The sphenoids are a pair of unequal air sinuses, separated by a bony septum which is rarely in the midline. Each has a small, round hole that opens into the posterosuperior part of the nasal cavity.
The pituitary gland is located inside the sella turcica, a round bony cavity that is separated from the sphenoid sinuses by a thin bone, the floor of the sella which forms part of the roof of the sphenoid sinuses.
On either side of the sphenoid sinus, are located a pair of intercommunicating venous channels (caverns) called the cavernous sinus.
Several important structures pass through the cavernous sinus between the venous channels:
-The internal carotid artery.
-The ophthalmic division of the trigeminal nerve (V1)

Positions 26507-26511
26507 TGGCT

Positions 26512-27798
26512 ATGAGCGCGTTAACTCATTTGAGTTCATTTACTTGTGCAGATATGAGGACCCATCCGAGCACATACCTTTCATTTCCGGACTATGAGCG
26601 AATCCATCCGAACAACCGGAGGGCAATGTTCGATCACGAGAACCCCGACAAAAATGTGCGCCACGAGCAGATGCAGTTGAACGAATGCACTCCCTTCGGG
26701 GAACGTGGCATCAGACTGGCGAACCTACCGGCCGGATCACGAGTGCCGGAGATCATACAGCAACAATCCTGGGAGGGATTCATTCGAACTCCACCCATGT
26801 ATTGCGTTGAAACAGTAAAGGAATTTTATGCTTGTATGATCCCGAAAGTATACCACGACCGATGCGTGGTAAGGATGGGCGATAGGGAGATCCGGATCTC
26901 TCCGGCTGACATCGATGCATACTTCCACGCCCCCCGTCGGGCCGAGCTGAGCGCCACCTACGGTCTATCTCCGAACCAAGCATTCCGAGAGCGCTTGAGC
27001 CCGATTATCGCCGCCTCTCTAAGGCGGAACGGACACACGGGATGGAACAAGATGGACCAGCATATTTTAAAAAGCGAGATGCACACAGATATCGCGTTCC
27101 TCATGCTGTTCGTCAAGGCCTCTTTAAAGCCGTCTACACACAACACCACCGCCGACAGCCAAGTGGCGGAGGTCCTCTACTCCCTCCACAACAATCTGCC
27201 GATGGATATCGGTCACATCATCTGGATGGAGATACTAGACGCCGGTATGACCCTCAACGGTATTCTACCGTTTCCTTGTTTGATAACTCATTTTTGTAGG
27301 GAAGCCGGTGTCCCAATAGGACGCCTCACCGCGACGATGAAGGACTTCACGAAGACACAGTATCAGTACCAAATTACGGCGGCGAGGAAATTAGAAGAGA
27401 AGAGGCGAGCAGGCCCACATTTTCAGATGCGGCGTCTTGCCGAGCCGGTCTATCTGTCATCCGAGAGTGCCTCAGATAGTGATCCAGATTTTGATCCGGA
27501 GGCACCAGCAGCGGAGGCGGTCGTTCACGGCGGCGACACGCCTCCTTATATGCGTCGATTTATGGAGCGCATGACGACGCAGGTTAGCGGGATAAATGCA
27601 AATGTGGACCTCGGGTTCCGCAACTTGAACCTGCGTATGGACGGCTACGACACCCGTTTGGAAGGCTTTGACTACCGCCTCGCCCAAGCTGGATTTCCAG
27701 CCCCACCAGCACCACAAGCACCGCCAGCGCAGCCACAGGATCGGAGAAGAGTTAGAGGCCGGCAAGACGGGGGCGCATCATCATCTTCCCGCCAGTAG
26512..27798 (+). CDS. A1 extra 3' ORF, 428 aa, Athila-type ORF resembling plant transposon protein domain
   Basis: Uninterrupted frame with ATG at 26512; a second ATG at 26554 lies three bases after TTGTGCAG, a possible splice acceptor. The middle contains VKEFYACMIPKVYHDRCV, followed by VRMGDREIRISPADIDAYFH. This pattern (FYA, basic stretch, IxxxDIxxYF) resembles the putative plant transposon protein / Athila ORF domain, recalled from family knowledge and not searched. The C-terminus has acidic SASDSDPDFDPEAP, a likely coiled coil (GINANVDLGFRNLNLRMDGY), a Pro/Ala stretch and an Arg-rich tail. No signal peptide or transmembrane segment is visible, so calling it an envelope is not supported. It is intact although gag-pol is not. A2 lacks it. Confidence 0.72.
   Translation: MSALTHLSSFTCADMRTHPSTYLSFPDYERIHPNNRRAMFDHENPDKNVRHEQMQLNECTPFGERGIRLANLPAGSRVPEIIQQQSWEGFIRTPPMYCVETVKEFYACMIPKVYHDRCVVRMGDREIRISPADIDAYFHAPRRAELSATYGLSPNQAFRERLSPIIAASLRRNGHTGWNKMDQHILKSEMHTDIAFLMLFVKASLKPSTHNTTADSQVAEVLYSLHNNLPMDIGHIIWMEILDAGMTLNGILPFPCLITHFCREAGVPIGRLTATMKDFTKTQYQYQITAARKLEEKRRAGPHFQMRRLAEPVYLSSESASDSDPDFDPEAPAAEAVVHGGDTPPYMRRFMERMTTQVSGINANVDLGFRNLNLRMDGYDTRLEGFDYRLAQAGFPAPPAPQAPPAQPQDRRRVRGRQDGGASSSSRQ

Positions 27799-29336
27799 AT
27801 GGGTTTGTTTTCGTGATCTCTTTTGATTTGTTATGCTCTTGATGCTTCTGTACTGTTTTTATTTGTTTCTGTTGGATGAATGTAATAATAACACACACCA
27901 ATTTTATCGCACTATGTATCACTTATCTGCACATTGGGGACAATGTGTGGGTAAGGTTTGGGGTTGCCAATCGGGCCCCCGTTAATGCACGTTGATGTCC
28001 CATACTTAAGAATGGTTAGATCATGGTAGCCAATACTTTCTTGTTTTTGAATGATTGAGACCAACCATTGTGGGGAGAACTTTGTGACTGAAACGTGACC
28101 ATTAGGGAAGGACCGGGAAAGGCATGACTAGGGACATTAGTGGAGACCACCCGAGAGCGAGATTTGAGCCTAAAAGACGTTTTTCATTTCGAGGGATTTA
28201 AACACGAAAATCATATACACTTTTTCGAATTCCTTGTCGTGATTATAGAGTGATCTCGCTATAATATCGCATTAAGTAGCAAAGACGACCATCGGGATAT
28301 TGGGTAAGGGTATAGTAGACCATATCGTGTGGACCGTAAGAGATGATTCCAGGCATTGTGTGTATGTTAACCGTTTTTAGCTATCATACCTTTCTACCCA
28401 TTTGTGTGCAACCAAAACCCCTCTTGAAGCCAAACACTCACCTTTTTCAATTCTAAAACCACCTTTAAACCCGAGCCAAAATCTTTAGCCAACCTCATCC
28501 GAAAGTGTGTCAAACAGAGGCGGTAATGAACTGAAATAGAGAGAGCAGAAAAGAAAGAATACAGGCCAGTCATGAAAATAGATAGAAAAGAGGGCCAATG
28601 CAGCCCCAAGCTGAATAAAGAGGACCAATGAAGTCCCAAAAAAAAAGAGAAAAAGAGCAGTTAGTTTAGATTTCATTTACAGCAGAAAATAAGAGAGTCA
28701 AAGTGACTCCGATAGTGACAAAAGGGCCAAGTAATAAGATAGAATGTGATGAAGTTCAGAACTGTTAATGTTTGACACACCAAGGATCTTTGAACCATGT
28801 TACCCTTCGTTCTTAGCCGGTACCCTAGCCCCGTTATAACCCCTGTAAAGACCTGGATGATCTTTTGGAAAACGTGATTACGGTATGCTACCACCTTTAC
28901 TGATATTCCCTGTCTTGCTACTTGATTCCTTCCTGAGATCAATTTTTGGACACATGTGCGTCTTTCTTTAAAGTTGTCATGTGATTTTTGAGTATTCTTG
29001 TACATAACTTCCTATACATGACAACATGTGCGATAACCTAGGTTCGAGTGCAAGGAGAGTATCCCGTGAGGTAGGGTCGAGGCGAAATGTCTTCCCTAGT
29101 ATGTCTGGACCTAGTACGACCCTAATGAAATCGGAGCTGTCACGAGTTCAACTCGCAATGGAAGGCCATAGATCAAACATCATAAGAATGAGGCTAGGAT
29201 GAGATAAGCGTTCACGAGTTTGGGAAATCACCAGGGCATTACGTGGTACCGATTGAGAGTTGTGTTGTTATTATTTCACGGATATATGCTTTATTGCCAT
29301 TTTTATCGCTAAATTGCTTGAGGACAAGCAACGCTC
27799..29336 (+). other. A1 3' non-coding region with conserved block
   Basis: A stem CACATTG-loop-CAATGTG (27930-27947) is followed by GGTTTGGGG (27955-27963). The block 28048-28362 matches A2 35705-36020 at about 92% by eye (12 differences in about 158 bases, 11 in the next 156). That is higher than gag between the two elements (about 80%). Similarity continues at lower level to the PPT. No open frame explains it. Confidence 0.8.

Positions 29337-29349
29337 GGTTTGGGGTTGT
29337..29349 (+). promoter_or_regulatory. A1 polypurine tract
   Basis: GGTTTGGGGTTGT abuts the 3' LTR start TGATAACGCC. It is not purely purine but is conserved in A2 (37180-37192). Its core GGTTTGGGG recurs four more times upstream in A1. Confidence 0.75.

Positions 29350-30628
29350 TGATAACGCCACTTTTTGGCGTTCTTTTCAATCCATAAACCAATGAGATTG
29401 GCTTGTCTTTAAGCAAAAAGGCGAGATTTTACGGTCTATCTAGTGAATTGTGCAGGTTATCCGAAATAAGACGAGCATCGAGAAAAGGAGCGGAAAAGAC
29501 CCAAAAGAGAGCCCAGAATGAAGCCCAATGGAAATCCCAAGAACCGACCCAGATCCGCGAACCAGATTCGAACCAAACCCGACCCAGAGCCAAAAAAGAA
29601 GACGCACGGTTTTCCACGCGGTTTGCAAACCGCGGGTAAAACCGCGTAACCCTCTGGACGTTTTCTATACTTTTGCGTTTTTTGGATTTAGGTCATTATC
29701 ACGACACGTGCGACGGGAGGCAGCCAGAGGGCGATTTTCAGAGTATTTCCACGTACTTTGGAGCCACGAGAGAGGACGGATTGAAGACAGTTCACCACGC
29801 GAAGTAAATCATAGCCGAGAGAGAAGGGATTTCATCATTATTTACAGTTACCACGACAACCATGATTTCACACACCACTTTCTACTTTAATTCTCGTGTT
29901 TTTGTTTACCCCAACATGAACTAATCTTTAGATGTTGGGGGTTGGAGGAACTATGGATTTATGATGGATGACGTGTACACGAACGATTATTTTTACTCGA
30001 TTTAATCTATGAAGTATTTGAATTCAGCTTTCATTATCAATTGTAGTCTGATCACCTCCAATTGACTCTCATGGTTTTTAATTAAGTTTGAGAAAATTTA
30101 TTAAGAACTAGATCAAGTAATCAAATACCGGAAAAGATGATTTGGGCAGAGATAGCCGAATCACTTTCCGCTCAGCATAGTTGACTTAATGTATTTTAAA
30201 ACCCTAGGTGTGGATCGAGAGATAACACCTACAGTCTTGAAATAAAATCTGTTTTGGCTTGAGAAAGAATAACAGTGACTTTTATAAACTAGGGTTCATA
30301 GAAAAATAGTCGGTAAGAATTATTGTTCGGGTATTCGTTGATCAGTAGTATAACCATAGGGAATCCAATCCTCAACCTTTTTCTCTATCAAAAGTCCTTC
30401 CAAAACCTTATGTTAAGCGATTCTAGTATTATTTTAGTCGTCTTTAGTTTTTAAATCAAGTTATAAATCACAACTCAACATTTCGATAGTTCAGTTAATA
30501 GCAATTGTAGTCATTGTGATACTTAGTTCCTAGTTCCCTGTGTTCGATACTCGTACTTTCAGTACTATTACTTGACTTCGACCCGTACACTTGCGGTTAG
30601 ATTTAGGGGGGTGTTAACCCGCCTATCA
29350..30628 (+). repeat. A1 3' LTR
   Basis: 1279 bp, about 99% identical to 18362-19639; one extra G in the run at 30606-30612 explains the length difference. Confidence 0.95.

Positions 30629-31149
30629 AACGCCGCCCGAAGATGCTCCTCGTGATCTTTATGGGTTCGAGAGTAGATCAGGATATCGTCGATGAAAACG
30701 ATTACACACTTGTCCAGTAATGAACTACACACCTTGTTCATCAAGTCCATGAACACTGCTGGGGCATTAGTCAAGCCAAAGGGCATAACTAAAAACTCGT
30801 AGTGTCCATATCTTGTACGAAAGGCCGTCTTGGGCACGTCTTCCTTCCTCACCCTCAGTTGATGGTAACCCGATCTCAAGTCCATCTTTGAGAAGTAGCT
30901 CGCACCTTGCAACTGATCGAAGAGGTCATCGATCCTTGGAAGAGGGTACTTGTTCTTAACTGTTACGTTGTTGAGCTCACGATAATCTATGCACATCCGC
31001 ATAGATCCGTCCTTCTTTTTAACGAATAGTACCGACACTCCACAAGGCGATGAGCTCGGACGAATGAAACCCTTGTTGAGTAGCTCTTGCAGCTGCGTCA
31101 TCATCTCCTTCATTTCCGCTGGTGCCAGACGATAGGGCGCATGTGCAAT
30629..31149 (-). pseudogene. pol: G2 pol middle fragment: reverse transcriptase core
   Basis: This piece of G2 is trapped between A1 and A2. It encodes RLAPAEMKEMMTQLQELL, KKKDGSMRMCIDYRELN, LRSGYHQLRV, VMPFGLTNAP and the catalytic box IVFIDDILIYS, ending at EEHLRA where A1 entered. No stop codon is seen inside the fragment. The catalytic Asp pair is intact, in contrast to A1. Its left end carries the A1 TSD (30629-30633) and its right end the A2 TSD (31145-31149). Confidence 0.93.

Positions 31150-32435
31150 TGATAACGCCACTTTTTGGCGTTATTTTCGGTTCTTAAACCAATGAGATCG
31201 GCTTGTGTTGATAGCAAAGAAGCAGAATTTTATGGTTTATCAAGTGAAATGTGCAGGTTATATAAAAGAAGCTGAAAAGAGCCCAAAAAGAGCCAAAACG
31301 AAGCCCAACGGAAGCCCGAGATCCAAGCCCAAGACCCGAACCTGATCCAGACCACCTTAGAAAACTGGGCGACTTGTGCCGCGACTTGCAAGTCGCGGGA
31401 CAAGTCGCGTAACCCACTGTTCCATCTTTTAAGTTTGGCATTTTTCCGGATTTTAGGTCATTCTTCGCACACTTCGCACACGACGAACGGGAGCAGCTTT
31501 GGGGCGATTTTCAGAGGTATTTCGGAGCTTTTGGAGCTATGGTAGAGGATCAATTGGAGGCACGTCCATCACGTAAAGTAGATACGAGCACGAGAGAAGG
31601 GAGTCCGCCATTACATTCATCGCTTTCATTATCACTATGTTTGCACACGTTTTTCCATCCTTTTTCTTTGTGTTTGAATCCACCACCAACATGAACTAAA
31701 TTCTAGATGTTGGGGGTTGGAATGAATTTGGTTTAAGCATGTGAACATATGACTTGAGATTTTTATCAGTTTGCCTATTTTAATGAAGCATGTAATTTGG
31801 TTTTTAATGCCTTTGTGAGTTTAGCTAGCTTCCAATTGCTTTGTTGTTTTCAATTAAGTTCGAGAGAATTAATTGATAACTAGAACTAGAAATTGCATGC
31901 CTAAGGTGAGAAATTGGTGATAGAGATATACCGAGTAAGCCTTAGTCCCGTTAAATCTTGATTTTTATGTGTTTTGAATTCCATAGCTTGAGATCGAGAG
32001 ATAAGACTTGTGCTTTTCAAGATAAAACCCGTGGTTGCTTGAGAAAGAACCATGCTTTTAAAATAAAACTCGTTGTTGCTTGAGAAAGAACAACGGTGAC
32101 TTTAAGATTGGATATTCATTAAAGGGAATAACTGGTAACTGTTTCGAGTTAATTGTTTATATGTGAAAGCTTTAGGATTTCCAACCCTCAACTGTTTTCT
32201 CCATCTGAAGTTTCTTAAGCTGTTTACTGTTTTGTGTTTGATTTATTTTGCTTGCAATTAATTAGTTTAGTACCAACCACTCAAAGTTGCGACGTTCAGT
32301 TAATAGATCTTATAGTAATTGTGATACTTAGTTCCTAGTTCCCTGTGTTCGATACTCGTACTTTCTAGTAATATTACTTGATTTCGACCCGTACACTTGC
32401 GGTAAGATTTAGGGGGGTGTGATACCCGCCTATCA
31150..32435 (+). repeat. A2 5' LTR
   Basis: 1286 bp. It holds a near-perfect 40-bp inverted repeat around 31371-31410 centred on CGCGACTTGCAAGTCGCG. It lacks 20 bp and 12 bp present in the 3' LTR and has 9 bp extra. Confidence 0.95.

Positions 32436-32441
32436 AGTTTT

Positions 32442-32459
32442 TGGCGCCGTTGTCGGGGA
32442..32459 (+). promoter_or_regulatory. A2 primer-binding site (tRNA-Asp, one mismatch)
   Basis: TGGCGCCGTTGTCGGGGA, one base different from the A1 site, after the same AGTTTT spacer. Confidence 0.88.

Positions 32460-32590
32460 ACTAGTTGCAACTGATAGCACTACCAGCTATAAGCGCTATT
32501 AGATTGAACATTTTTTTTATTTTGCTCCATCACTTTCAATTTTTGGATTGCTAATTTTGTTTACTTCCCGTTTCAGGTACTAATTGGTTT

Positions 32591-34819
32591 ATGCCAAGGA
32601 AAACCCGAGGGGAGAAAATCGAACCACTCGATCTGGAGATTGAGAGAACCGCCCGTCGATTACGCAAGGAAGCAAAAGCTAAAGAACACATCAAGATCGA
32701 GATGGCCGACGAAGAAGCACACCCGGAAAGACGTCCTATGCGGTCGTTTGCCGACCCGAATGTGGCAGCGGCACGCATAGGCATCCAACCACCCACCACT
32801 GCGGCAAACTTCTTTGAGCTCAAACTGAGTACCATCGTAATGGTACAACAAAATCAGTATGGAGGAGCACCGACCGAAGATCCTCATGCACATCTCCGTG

-The maxillary division of the trigeminal nerve (V2)
-The oculomotor nerve (III)
-The trochlear nerve (IV)
-The abducens nerve (VI)
Occasionally, the bony wall separating the internal carotid artery from the sphenoid sinus is very thin or absent. In such instances, the carotid is seen pulsating in the lateral aspect of the sphenoid sinus.
Through a sublabial approach, the muco-
perichondrium and mucoperiosteum of the nasal septum are elevated. The perpendicular plate of the ethmoid and septal cartilage are moved aside, to expose the rostrum (keel) of the sphenoid.
The intersphenoid septum is removed. The floor of the sella turcica is opened to expose the pituitary gland (P) and remove the tumor.
A chip of bone (or a piece of septal cartilage) is used to reconstruct the floor of the sella turcica. The perpendicular plate of the ethmoid and the mucoperichondrial / periosteal flaps are replaced in the midline. Nasal splints / packs are also placed in the nose.